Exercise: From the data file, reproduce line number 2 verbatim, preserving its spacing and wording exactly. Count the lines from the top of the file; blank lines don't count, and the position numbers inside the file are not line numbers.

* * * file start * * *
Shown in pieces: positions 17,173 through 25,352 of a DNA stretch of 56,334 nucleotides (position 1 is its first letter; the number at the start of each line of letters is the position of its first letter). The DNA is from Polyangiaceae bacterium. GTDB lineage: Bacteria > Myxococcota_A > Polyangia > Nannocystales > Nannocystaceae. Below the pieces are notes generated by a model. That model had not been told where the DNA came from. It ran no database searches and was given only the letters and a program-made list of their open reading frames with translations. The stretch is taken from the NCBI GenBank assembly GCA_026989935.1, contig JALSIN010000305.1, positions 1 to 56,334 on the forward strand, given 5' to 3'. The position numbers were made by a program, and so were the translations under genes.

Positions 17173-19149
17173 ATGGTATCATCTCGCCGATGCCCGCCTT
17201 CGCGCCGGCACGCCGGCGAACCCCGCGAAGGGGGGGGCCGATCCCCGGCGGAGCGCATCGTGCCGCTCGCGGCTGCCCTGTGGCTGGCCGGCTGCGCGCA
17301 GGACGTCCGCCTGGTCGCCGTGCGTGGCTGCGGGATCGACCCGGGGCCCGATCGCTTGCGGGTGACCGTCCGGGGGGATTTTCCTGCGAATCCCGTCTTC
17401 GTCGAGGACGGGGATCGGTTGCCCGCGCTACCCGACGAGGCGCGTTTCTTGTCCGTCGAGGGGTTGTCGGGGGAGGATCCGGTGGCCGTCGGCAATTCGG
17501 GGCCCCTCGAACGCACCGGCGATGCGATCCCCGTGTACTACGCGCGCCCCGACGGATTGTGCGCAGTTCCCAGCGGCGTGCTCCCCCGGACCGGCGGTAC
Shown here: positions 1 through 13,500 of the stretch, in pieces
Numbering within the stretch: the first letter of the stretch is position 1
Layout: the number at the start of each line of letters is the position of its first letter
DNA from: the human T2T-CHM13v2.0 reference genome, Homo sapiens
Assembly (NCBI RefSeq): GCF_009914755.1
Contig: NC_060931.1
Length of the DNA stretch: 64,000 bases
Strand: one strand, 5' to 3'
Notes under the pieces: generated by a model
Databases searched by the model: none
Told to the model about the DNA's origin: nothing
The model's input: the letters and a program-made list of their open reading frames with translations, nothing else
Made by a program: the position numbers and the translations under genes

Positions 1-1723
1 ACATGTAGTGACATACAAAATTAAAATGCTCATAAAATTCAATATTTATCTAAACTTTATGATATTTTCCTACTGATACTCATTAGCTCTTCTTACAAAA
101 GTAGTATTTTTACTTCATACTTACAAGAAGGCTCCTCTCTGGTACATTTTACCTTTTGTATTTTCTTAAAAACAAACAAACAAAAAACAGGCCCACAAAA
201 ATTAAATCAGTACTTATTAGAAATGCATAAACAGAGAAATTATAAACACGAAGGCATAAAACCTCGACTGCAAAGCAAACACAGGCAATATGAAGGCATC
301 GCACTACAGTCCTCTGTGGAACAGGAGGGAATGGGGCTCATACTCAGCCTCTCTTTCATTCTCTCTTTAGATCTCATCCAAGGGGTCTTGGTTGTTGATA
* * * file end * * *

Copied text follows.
Positions 17173-19149